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FAQ

 

Some frequently asked questions:

Why do I hear other people talking on my (LTR) radio system?

To understand this phenomenon, you must first understand a little of how LTR works.  In a trunked system, users are constantly being moved around between channels.  In fact, each time a user keys his radio, he may be on a different channel.  LTR, then, is the squelch that prevents you from hearing other users and vice versa.  Now, if we make that squelch too restrictive (tight), then a user may get cut off in mid sentence if his signal gets too noisy or he (or she) speaks a little too loudly into the mike (talk off).  So we "program" the LTR that if a user suddenly disappears for less than one second, hold the squelch open awaiting his return.  This can cause a burst of noise (or another user) to be heard during this one second interval.  So why doesn't this happen every time a user un-keys?  Because a special code (called a code 31) gets transmitted at the end of each transmission.  This code 31 tells the system that the user is finished talking and the "squelch" should be closed immediately.  In a perfect world, the code 31 would be received every time the user un-keys, but in reality, it gets missed about 10 to 20 percent of the time.  That is why the "other voices" come through, along with the occasional noise.

Why is it that sometimes I can't get a beep (LTR)?

There can be many reasons for this, here are just a few:

 
Atmospheric conditions can cause signals from other far away systems to travel into our system.  Since World Trade is especially high (1,350 feet), it is particularly sensitive to this phenomenon (called tropospheric ducting).  If the access problem occurs infrequently, particular during summer heat waves or during times of unstable weather.  As a further check for this situation, try listening to your FM car (or home) radio.  If you are hearing interference with stations that you normally can hear, or are picking up distant stations which you normally cannot hear, then you can suspect this phenomenon.

 

The system may be temporarily busy when you try to gain access.  If the problem recurs regularly at the same times and on the same days, this may be the problem.

If the problem is worse in bad weather, then there is a possibility of rainwater getting into you antenna system.  In a mobile, this generally occurs right at the base of the antenna, where it meets the vehicle.  Check to see that the rubber gasket located under the mount is still in place.  While you have it apart, also look for rust and/or corrosion.  The metal around the 3/4 inch hole should be cleaned right down to the bare surface.  Then put a light coating of vasaline to prevent water from contacting the bare metal.  Next install the captivating brass nut with the rubber gasket in place.  Here are a couple of additional tips which can improve the performance of your fleet:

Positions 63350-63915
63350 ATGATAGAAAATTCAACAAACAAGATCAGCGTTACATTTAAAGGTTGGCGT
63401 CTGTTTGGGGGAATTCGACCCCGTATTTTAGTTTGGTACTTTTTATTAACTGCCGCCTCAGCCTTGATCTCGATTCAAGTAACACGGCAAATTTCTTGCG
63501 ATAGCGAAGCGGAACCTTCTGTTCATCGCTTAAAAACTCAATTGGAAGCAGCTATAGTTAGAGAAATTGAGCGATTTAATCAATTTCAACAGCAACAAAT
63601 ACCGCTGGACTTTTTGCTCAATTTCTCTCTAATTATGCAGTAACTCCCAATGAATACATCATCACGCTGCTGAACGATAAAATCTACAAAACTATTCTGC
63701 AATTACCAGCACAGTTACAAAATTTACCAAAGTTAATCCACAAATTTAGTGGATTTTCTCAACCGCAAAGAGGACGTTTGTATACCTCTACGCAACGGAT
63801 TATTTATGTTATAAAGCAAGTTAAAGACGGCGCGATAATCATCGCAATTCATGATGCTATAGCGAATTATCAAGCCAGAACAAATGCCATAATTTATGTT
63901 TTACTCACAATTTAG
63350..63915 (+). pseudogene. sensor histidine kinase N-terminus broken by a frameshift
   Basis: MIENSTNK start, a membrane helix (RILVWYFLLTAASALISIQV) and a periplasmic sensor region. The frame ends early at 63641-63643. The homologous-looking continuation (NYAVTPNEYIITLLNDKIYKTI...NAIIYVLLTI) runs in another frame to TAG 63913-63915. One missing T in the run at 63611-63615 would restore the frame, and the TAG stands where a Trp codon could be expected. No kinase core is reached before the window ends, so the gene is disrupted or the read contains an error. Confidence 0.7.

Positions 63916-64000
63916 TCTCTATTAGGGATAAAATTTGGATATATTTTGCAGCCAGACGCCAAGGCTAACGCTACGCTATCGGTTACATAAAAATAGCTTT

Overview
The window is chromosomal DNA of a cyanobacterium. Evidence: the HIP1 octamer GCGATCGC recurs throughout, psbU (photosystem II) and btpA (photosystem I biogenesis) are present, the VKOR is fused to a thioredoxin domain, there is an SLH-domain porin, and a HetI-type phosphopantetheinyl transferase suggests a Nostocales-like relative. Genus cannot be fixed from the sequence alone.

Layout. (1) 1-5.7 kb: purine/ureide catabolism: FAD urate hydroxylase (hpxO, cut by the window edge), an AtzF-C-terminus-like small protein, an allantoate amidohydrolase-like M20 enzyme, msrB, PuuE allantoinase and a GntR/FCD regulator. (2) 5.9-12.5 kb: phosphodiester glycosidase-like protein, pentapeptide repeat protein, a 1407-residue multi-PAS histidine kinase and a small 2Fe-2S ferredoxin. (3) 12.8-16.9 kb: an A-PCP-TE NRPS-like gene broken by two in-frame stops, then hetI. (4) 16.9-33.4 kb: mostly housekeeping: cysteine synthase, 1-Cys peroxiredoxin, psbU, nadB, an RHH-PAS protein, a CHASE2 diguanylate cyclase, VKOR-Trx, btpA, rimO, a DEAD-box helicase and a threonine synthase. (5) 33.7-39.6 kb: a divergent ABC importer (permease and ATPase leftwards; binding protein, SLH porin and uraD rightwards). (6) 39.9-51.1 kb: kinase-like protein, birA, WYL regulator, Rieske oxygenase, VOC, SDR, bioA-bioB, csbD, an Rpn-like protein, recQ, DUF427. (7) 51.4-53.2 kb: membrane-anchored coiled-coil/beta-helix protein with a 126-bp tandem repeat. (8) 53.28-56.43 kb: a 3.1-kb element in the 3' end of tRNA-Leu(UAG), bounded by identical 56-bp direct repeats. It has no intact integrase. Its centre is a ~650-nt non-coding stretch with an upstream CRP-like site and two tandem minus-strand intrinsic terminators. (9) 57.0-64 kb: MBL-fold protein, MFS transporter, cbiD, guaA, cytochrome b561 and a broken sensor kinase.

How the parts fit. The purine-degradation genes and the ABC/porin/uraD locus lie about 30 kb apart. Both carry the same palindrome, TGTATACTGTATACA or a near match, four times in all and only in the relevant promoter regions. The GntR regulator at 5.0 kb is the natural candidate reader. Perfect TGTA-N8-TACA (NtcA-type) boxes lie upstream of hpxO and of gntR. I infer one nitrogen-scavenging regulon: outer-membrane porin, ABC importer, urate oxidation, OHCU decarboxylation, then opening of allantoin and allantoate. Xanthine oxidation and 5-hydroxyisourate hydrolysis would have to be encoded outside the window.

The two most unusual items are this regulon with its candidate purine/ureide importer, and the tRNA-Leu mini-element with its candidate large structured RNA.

Check your ground!  If you do not have a good electrical ground at the transceiver, then the radio will be relying upon the antenna cable for its ground.  This is not desirable as it will cause deterioration of the antenna cable and corrosion at the base of the antenna.  Do not rely upon the mounting bracket to provide your ground either; put the black wire directly to the negative battery terminal (or to the chassis of the vehicle).

 

Check you power wiring!  We just spoke about the ground but the positive leg is every bit as important.  Do not use a cigarette lighter plug for a two way radio.  They are only intended for temporary usage.  A UHF radio (especially a high powered one) should be wired directly to the battery leads and fused right at (or near) the battery.  Wiring the radio to any other point (such as the fuse block) is not recommended, due to voltage drops being introduced along the way.  Also, relying upon the mechanical integrity of a vehicle (especially an older one) to provide your electrical ground is also not recommended.

We will be happy to post other FAQ's and helpful information.  Please leave us your feedback.